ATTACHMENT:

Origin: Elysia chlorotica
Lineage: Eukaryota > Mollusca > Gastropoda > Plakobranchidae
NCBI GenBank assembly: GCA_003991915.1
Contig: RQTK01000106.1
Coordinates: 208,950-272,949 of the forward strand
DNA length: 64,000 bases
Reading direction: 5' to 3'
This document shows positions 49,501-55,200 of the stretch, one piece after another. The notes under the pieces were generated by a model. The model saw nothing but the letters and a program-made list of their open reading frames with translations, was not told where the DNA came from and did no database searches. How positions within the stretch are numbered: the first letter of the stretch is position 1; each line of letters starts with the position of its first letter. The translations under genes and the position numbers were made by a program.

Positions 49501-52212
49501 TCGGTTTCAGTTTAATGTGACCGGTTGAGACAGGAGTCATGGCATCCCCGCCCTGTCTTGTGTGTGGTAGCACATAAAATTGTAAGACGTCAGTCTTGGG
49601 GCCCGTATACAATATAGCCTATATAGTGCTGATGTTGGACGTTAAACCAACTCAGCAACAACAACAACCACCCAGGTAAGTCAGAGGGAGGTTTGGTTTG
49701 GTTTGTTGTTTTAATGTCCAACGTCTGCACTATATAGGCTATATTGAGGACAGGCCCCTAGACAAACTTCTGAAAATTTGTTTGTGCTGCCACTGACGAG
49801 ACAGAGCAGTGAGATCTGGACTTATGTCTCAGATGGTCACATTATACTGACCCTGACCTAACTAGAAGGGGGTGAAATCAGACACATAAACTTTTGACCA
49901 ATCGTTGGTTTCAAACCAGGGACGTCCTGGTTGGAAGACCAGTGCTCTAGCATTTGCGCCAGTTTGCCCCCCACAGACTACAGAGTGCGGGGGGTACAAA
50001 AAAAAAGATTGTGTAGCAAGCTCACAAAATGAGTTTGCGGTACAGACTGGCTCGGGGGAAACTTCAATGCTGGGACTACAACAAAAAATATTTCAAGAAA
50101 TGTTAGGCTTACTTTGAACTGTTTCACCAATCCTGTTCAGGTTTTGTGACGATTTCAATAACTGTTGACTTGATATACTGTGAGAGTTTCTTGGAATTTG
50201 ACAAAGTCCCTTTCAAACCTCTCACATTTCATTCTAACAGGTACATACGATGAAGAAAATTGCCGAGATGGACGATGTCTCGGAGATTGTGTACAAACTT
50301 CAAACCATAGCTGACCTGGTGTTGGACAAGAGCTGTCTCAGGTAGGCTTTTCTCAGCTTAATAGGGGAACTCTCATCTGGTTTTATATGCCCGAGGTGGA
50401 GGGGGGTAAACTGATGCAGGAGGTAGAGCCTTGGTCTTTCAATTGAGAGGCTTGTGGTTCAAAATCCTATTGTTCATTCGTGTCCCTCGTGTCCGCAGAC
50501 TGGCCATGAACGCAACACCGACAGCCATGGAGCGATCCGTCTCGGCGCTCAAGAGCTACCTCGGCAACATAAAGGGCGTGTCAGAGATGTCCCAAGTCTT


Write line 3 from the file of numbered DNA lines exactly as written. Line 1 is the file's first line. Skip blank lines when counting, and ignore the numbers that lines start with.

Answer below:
NCBI GenBank assembly: GCA_003991915.1